Although I am a very proud Brit, I’m also a very proud Finn. You may or may not know that I am half Finnish, which kind of explains my predisposition for simplicity, cinnamon and Moomins. I was lucky enough to grow up with Finnish food, in particular pullas (a Finnish sweet bread with cardamom and cinnamon) and piirakkas (a Finnish pasty with a rye crust filled with rice). I can be pretty certain that I can put my childhood near obesity down to the mass consumption of these goods. In our home they would be made by the factory load, I don’t think I am even exaggerating in saying that hundreds would be baked in one day. It was heaven. Being one of four children, we would snatch as many as we could before the rest got bagged up and put into the freezer to ration out before the next large bake.
My fondest memory of growing up was having a cup of tea with either a pulla (sweet tooth) or a piirakka (savoury tooth). We would get home from school, pop the kettle on and put a plateful of either in the microwave and gobble up as much as we could so no one else could have any. I know microwaving is gross, but after the initial day of freshness, they needed to be heated up to unleash their glory again. With pullas, we’d sprinkle extra sugar on top, and with piirakkas we’d either dollop on butter or manavoi (a Finnish egg butter – possibly one of the wonders of the world). When my grandmother baked them, she was fiercely protective over her baked babies and her four grandbabies not eating enough of them. Any outsiders that came in did not sit well with her at all, I remember her hiding fresh batches away from other family members and friends. She would secretly/openly be bitter about the scavengers and we loved it.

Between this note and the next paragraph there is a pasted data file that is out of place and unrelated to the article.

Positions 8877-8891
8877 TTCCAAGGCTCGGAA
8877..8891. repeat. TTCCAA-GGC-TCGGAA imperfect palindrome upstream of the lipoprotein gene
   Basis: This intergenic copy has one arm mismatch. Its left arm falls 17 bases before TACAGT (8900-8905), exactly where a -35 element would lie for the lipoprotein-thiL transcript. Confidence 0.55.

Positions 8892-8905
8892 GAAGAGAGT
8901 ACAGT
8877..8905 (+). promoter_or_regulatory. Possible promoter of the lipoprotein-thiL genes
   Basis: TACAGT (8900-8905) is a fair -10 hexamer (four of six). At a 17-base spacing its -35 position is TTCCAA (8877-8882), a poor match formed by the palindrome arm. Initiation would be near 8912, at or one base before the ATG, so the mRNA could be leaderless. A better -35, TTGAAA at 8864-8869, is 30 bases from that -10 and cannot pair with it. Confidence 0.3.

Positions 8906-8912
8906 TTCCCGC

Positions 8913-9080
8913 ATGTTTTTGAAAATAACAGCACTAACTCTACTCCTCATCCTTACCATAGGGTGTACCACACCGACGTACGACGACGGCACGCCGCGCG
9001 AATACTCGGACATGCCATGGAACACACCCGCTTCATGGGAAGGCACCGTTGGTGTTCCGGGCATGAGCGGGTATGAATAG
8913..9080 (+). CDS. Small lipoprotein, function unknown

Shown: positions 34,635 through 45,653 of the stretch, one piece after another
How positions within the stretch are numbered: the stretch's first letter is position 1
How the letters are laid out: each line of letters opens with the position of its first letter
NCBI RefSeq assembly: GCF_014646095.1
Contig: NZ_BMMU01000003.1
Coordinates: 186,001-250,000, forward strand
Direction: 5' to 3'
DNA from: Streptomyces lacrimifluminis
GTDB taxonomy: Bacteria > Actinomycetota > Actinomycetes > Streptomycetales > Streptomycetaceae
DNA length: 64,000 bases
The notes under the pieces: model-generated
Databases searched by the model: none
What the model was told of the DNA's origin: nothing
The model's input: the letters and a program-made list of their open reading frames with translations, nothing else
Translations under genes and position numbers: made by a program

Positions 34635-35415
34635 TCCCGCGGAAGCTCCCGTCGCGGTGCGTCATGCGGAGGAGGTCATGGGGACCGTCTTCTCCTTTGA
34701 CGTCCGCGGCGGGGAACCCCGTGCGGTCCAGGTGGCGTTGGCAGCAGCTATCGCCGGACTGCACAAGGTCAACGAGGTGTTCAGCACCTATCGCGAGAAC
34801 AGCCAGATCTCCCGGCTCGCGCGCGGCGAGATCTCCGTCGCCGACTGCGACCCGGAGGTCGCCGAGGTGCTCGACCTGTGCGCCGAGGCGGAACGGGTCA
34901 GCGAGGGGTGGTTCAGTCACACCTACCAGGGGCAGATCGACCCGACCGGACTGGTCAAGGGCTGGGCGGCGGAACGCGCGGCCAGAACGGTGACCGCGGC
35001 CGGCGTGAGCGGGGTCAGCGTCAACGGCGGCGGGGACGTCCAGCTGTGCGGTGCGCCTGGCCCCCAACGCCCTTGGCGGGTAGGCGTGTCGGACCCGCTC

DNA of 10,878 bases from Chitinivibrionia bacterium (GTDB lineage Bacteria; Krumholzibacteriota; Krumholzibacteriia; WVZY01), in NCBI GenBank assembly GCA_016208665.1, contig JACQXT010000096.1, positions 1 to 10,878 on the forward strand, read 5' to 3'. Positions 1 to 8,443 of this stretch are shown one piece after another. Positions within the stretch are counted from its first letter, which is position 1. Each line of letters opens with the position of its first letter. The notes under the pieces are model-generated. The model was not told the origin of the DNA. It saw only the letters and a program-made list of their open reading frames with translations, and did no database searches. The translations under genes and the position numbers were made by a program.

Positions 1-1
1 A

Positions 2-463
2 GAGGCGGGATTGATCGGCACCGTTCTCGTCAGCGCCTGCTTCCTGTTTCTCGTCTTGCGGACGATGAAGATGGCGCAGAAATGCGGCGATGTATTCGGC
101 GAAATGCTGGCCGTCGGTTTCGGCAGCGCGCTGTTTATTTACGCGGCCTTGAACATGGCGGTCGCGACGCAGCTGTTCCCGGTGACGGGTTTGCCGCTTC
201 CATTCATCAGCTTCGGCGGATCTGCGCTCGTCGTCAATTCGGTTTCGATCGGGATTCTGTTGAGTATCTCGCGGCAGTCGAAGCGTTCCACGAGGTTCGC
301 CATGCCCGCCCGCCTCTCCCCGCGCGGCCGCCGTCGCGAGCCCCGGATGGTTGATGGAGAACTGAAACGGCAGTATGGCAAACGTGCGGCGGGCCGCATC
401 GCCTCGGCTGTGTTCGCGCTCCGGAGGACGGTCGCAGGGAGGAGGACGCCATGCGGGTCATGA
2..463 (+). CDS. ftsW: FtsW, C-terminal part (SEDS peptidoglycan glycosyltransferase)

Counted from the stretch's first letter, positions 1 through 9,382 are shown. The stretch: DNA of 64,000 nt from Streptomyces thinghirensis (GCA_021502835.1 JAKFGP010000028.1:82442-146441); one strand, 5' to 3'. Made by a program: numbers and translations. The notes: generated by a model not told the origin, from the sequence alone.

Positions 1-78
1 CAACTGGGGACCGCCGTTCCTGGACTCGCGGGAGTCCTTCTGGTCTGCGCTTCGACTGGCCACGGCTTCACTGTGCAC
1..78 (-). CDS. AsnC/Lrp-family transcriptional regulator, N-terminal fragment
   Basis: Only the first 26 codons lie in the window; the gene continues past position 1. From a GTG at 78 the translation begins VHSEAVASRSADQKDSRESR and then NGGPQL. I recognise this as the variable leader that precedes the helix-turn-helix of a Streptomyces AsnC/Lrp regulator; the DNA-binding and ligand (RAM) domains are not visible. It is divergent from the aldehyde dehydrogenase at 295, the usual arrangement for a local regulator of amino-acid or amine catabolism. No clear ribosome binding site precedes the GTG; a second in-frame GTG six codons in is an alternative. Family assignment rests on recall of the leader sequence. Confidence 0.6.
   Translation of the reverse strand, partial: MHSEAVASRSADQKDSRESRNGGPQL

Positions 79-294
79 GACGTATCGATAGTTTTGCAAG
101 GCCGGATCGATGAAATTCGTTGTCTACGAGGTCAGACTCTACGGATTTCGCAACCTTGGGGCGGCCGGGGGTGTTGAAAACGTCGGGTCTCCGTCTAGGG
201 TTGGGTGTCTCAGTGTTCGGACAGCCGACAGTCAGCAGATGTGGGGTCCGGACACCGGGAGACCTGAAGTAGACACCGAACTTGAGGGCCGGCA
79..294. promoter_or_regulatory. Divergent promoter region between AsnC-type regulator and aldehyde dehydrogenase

Due to lack of my Ma’s baking of these holy grail of yummy goods, us poor children haven’t had any in so long. We’re like a lost flock of hungry baby birds waiting to be fed our only true fuel. My brothers have suggested that we try and bake them ourselves, with myself being put forward as the one to take on the challenge. However, with pullas and pirrakka’s both being my most prized memory, I’ve shone away from trying to do them justice. I then found out about Scandi Kitchen (which sells all the good Scandinavian foods for the lost Scandinavian’s of London) and that they made kanelbullar's - the Swedish version of the far superior pullas. I decided that by sampling these and having a renewed experience would be the first step in me finally learning to make them myself.
Naughty yummy treat: Cinnamon Buns.
Price: £1.75 per bun.
Portion size: Good.
Moistness: As they should be.
Notes: Let’s just get one thing straight here, no matter how good these Cinnamon Buns could ever be (which they were), my fierce proud Finnishness would not allow me to rate them anything above a 4. There would be terrible consequences if I did. To be clear: pulla's – King of cinnamon buns, kanelbullar's – possibly the Queen, American “cinnamon buns” – treason.
The Cinnamon Buns from Scandi Kitchen are truly lovely. They taste like home. They are surprisingly not dry, which I was expecting as I had not seen them physically been brought out the oven and given to me off the tray, which was a fresh pulla tradition for me. They are doughy and delicious, with the cardamom coming through beautifully – they’re wonderfully reminiscent of the pulla’s I had growing up. I popped one in the microwave (it wasn’t needed, but I wanted to test them out properly) and it was scrumptious. What I like most about Scandinavian cinnamon buns is that they are not overly sweet or sickly, there is no icing or faff, but just the simplicity of a good sweet bun. With my renewed tasting now pride of place in my brain, I feel ready to begin to conquer a recipe worthy of my childhood memory.
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